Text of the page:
People before the Enlightenment also defined self-interest in terms that were ecclesiastical, um, but the Enlightenment, the Renaissance, and that period of time shifted people’s notions of self-interest, uh, into something closer to what we have today, right? And I think we’re living through this time right now where we begin to realize it is unavoidable as a matter of science to see the ways in which our fates are so bound together and woven together, right? You think about climate change. You think about obesity. You think about opioid use. You think about any social phenomenon or physical phenomenon in the world, and you realize we are imbedded in a network, in a complex adaptive system in which is truly can be said now that there is no such thing as someone else’s problem. You can put your head in the sand for a while, but eventually that other person’s problem is going to infect you. It is going to hit a node that is close to you, and that node is going to spread a contagion to you.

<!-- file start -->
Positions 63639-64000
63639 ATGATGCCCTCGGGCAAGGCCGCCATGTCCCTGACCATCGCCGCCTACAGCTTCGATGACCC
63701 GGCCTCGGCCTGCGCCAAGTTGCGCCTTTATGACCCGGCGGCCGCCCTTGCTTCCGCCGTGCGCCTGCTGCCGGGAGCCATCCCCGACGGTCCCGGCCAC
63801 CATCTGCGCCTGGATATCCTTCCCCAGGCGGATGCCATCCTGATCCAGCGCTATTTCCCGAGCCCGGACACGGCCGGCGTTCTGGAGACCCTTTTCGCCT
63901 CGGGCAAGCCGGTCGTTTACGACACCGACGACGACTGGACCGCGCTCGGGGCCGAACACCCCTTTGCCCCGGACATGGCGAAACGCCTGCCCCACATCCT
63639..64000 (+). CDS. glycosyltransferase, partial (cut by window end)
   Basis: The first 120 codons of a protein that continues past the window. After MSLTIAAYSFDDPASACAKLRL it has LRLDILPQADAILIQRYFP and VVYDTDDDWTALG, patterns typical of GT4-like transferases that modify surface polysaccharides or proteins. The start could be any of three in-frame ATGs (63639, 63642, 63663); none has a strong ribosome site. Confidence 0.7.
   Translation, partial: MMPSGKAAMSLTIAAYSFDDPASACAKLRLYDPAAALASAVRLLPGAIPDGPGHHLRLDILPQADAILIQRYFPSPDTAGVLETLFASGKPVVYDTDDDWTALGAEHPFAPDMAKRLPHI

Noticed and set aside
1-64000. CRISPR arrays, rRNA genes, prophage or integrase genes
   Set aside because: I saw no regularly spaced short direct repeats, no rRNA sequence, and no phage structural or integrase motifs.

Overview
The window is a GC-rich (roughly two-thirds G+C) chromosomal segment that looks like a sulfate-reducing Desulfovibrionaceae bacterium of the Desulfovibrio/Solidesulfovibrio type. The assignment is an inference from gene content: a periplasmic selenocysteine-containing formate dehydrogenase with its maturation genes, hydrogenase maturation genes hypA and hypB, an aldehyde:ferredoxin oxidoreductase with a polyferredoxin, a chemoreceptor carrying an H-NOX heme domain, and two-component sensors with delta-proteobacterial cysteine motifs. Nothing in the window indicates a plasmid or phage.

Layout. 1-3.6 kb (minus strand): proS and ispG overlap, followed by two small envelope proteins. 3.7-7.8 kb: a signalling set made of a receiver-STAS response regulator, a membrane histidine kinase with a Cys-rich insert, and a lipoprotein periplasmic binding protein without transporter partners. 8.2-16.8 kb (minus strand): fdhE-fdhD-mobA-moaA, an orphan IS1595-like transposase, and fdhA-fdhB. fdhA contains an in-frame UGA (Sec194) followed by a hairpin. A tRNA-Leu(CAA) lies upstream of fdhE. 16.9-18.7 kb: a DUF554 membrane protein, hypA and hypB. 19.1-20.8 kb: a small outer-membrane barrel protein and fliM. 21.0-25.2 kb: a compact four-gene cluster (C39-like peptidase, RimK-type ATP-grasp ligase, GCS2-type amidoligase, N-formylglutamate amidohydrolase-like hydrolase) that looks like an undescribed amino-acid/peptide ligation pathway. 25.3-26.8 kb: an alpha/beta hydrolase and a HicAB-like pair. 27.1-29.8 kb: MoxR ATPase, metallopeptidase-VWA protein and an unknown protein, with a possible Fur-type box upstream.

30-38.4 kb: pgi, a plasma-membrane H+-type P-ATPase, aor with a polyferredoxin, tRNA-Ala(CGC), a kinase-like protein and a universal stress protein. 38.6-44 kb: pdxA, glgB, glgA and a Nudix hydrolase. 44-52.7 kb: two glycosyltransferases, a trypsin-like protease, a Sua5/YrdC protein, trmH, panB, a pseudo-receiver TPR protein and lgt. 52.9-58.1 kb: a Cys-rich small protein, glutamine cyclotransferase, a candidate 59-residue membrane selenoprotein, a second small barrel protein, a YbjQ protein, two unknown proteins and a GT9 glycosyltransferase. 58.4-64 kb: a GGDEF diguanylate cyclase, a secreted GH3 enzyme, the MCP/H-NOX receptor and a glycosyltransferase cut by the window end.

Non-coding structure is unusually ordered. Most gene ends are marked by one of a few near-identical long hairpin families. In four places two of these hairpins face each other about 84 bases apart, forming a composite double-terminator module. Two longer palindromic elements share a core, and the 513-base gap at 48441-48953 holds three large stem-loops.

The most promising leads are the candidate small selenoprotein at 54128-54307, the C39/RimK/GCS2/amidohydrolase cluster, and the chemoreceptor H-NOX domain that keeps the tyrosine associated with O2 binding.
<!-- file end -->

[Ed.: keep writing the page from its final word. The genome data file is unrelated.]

19:37 Blackmon: Anybody who watches this program with any regularity has heard me make reference to—to my cousin Ricky on Blackmon Road, uh, in DeSoto Parish, Louisiana, and Ricky is a real person, and I love him very much. Uh, and I don’t know if he’s ever seen this show, but the, uh—but I descend from these folks on all sides. I descend from people who, uh, uh, have very simple lives, deep, deep, profound poverty, and so I come from these folks, and it is true that, uh—that the Trump campaign, uh, you know—that there were people who had never shown any kind of activism, uh, completely disengaged with civic life as far as I know, very engaged in church life but completely disengaged from this kind of civic life, uh, became a part of the phenomenon, and, uh—and my cousin Ricky the loudest of them. And the—and on the one hand, we disagreed about some things, not so much about Trump himself but things related to all that, but—and some of it was hard, you know, some of these really, as you described, complicated conversations. But one thing I became very aware of was that part of what they were reacting to was a generation of—of popular culture and public affairs commentary and people who look a lot like I look now, um, essentially saying, “There’s something wrong with you. And a big part of what bubbled up was that Donald Trump did—that candidacy did allow that constituency of people to express that they were tired of all that, uh, and the—and I think that is a good thing. That is a—even—whatever decisions they make on particular things, that’s a good thing, and maybe that’s the beginning of a much more constructive kind of engagement in civic life.